Hydrophorus alboflorens used two distinct strategies to take-off from the surface of water and launch into flight: first, propulsion by the combined actions of the middle and hind legs in jumping and the wings in flapping; and second, by the flapping movements of the wings at the same frequency, but with a lesser contribution from the middle and hind legs – their rate of angular movement was tenfold less, and the angles through which particular joints moved were halved. The combination of these two resulted in leg movements that took longer to accelerate the fly to take-off. They also resulted in a reduction of the ground reaction forces exerted, as deduced from the absence of dimpling of the water surface normally associated with the tarsi of each of these legs when jumping. The two strategies were not used by an individual fly in any particular sequence, but in the experimental chamber used to capture high-speed images, combined jumping and flying was the predominant mechanism in all flies analysed. Because all the jumps were spontaneous, it is not clear whether specific stimuli elicit, as they do in Drosophila (Card and Dickinson, 2008), different jumping performances.
The contribution of jumping was to reduce the time taken to become airborne (the acceleration time) by 84% and to increase the take-off velocity by 168%. Both effects should markedly increase survival chances in escaping from a potential predator approaching from below the water surface, or from above. There is a balance, however, between speed of escape and the risk that too much force applied too rapidly will result in the tarsi penetrating the water; this would reduce take-off velocity, or lead to a possible failure of take-off altogether. Both strategies, coupled with the length of the middle and hind legs, ensure that the body is raised high enough above the surface of the water to enable a full depression and elevation cycle of the flapping movements of the wings before the fly becomes airborne. They both enable escape from the surface of the water without the wings becoming wetted and the body subsequently becoming entrapped by the surface tension.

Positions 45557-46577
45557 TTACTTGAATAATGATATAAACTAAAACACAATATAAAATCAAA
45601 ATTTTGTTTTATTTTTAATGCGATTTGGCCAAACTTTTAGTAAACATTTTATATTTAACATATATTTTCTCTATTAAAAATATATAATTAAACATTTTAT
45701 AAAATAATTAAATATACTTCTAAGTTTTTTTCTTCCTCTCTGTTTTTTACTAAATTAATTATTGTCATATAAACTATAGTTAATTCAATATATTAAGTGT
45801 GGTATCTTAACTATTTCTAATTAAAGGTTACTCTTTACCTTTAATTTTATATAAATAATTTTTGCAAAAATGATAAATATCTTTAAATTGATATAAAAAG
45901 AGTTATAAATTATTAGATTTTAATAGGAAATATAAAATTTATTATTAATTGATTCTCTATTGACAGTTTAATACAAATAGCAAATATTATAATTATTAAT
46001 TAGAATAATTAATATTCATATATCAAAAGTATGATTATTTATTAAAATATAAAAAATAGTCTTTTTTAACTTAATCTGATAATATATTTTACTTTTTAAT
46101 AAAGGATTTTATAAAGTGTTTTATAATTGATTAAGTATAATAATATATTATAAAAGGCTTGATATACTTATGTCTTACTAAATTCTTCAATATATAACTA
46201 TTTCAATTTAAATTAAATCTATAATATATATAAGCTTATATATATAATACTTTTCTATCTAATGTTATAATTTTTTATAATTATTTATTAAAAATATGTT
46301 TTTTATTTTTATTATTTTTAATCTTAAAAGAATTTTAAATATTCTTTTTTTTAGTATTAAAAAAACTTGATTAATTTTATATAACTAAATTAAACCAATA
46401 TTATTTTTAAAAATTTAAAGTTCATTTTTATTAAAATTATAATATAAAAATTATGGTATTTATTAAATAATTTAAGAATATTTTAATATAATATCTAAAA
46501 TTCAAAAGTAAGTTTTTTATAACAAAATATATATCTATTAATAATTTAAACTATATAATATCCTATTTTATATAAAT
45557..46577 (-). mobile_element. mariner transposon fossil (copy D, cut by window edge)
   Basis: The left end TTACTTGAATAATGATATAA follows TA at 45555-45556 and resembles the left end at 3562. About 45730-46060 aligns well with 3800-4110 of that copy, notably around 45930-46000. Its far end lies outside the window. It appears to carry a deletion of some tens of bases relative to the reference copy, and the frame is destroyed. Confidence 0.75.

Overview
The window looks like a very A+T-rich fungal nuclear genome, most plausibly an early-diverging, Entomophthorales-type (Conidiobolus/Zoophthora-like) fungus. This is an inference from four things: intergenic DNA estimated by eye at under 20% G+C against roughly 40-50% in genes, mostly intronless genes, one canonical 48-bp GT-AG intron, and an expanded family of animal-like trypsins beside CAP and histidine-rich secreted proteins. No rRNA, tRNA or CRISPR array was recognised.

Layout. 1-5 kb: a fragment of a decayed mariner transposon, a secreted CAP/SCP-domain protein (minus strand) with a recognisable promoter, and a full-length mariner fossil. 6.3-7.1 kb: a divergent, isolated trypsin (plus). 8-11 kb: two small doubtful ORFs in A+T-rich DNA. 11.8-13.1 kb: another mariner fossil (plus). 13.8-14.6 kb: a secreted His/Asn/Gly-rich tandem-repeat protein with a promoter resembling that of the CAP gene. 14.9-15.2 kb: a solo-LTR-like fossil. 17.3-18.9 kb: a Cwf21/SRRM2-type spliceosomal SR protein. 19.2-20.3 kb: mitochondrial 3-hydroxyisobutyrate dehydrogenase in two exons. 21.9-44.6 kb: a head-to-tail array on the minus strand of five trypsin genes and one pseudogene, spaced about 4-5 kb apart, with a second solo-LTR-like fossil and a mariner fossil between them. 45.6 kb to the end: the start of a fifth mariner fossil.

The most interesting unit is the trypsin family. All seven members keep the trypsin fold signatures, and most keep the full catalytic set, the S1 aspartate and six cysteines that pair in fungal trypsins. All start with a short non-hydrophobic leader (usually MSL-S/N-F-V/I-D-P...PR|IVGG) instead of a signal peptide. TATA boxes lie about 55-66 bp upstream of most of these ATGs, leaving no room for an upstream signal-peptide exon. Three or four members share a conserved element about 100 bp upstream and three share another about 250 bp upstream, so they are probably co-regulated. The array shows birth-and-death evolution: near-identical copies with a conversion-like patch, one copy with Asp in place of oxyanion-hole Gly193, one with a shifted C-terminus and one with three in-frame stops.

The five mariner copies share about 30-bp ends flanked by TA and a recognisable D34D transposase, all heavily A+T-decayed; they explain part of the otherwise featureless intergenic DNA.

A jump by H. alboflorens required the coordinated action of four legs, which all started to move within 1 ms of each other, as measured from the high-speed images, and their movements paralleled each other during the acceleration phase of a jump. This level of synchrony between the legs is similar to that seen in grasshoppers and locusts, where the legs, like those of the fly, move in separate planes parallel to the sides of the body (Sutton and Burrows, 2008). In insects where the propulsive hind legs are arranged beneath the body and move in the same plane as each other parallel to the under surface of the body, much closer synchronisation is necessary to control jump trajectory in the azimuth plane (Sutton and Burrows, 2010).